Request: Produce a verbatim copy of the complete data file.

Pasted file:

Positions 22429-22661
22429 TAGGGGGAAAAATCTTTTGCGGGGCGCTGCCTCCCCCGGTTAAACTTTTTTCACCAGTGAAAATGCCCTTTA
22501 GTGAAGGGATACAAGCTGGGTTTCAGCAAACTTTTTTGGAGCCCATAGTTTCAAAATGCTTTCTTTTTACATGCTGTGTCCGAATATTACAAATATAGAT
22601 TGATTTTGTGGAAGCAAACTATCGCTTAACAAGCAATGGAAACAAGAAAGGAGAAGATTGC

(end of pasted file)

Positions 22429-22661
22429 TAGGGGGAAAAATCTTTTGCGGGGCGCTGCCTCCCCCGGTTAAACTTTTTTCACCAGTGAAAATGCCCTTTA
22501 GTGAAGGGATACAAGCTGGGTTTCAGCAAACTTTTTTGGAGCCCATAGTTTCAAAATGCTTTCTTTTTACATGCTGTGTCCGAATATTACAAATATAGAT
22601 TGATTTTGTGGAAGCAAACTATCGCTTAACAAGCAATGGAAACAAGAAAGGAGAAGATTGC